Lucille Ball And 'Star Trek': The Surprising Celebrity Producers Behind Top Shows

Though it's typically the faces in front of the camera that fans associate with a hit TV series, many of your favorite shows had some very famous people behind the scenes as well. From "Star Trek" to "Buffy the Vampire Slayer," legendary Emmy, Grammy and even Oscar winners helped create the shows that have become integral parts of TV history.

The tradition of big names producing signature shows continues this season with Rebel Wilson's "Super Fun Night" on ABC. Wilson is producing her American TV debut along with comedian Jeff Ross and Conan O'Brien and his Conaco Productions, who was behind "Andy Barker, P.I." and the short-lived NBC drama "Outlaw," starring Jimmy Smits.

O'Brien also co-created "Super Fun Night" with Wilson and had only the highest praises for her at the Television Critics Association Summer 2013 press tour earlier this month, comparing Wilson's character Kimmie to Lucille Ball and Tina Fey's iconic characters.

Lucille Ball/"Star Trek"

With Desilu Productions, Lucille Ball and Desi Arnaz's production company that brought "I Love Lucy" to life, Lucille Ball threw her weight behind some classic shows, including "Star Trek." At the time it was acquired by Gulf & Western, which had just gotten hold of Paramount Pictures, Desilu was producing "Star Trek," "Mission: Impossible," "Mannix" and "The Lucy Show." As the Hollywood story goes, Ball was an early supporter of Gene Roddenberry and her clout helped convince NBC to order a second pilot.

Ball's daughter Lucie Arnaz helped induct "Star Trek" star William Shatner into the Television Hall of Fame and recounted her mother's struggles to keep "Star Trek" on the air. Arnaz reportedly said Ball's studio chiefs informed her mother, "'[T]he two most expensive shows are "Mission: Impossible" and "Star Trek," [so] they have to go.' She used to always listen to everything the dyed-print suits said. But she said, 'No, I like 'em!' And they said, 'They cost too much!' And she said, 'But I like 'em!' So they left them."

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Dolly Parton/"Buffy the Vampire Slayer"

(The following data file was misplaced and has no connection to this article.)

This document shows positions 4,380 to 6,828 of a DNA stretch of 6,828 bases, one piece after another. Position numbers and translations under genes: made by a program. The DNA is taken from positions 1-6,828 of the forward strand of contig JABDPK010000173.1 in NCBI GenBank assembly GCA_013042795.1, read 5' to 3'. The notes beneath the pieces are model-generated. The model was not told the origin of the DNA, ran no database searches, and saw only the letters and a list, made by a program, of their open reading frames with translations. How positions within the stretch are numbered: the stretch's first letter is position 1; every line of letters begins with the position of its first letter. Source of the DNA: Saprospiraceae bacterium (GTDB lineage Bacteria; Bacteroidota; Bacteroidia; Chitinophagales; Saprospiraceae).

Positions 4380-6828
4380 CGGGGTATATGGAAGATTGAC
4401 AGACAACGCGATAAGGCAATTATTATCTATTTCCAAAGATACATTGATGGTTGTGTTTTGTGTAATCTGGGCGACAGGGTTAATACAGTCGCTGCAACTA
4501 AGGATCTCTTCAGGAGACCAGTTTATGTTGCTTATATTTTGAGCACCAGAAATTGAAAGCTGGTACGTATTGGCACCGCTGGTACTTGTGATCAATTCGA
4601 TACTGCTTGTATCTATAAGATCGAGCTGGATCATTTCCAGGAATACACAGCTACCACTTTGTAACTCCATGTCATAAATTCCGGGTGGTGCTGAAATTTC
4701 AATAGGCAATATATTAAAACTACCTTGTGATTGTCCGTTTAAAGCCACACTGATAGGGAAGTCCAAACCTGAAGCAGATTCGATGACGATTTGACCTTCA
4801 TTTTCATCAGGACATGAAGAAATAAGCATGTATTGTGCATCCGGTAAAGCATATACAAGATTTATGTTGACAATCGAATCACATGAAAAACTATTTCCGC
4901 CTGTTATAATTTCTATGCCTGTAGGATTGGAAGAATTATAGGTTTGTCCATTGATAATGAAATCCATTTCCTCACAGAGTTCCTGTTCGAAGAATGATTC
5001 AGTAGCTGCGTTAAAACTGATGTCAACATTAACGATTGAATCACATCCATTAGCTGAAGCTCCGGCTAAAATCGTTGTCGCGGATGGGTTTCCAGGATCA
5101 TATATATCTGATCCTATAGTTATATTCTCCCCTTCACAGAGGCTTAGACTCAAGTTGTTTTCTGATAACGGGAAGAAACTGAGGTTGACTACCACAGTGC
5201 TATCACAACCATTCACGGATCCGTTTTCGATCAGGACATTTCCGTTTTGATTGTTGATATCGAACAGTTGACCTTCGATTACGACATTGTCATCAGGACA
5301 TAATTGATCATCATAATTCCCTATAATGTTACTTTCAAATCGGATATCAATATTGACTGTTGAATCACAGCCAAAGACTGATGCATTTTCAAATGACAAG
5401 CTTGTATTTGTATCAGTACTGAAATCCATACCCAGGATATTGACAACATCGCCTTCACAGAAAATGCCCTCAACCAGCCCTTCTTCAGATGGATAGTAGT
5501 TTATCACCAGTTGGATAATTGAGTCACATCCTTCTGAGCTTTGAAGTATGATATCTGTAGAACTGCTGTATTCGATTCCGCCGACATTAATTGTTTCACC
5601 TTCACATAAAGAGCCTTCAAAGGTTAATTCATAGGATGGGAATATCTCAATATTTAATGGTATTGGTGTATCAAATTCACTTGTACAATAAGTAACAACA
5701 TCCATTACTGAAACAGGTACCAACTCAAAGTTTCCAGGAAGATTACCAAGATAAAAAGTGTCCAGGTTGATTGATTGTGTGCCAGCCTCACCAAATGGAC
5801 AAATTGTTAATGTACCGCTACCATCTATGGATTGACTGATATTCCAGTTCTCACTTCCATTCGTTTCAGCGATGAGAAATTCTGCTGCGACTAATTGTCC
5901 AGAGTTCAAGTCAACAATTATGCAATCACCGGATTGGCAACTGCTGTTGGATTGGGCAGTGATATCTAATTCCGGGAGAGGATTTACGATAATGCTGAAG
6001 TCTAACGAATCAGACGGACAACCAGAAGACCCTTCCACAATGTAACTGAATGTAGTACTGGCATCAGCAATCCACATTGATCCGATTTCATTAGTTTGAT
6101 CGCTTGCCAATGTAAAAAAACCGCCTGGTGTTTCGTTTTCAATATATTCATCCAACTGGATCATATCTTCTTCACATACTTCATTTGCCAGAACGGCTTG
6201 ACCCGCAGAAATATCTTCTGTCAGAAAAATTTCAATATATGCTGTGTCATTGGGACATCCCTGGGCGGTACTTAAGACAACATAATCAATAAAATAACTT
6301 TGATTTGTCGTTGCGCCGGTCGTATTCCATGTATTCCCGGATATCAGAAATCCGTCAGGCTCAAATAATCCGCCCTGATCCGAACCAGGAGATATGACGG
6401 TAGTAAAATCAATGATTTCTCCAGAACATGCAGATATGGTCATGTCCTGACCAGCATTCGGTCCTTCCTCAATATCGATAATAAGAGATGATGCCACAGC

Dolly Parton is tangentially responsible for bringing "Buffy the Vampire Slayer" to the small screen. Yes, that Dolly Parton. The singer is the co-owner of Sandollar Productions with Sandy Gallin. According to Spinoff Online, "Buffy" caught the eye of Sandollar exec Gail Berman in 1991 before the film came out. After the film's release and subsequent bombing, Berman was inspired by the success of "Clueless" the TV show to look into reviving "Buffy" for the small screen. Berman and Gallin were listed as executive producers on "Buffy the Vampire Slayer," but Parton was not. The rest is history.

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Kelsey Grammer/"Medium"

Following the success of "Frasier," Kelsey Grammer formed his own production company titled Grammnet Productions. The company has been behind some of Grammer's latest projects including "Hank" and "Boss," but also brought "Girlfriends" and "The Game" to TV. "Medium," starring Patricia Arquette as Allison DuBois, was also a Grammnet production. Grammer's ex-wife and former "The Real Housewives of Beverly Hills" star Camille Grammer is a good friend of the real-life Allison DuBois, upon whom the show is based. She infamously appeared with Camille on the Bravo hit, taking part in what has become known as "the dinner party from hell."

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Sandra Bullock/"George Lopez"

George Lopez's long-running self-titled ABC sitcom had a surprising backer: Sandra Bullock. Bullock's Fortis Films company produced the series and cashed in with a syndication deal. The Oscar-winning actress even appeared on the sitcom on three occasions.

"If it wasn't for her involvement in me, or her belief in me, I would have had a very different last 10 years," Lopez told People in 2011. "She invested in me, and she wouldn't take no for an answer. And with that, and just who she is, she has my undying love, and my undying loyalty. Every day I thank her for believing in me."

David Letterman/"Everybody Loves Raymond"

David Letterman's Worldwide Pants Incorporated is probably best known for "The Late Show With David Letterman," but it was also behind "Everybody Loves Raymond" on CBS. In addition to "Raymond," Worldwide also brought the short-lived "Bonnie Hunt Show" to life and NBC's "Ed," starring Tom Cavanagh and Julie Bowen.

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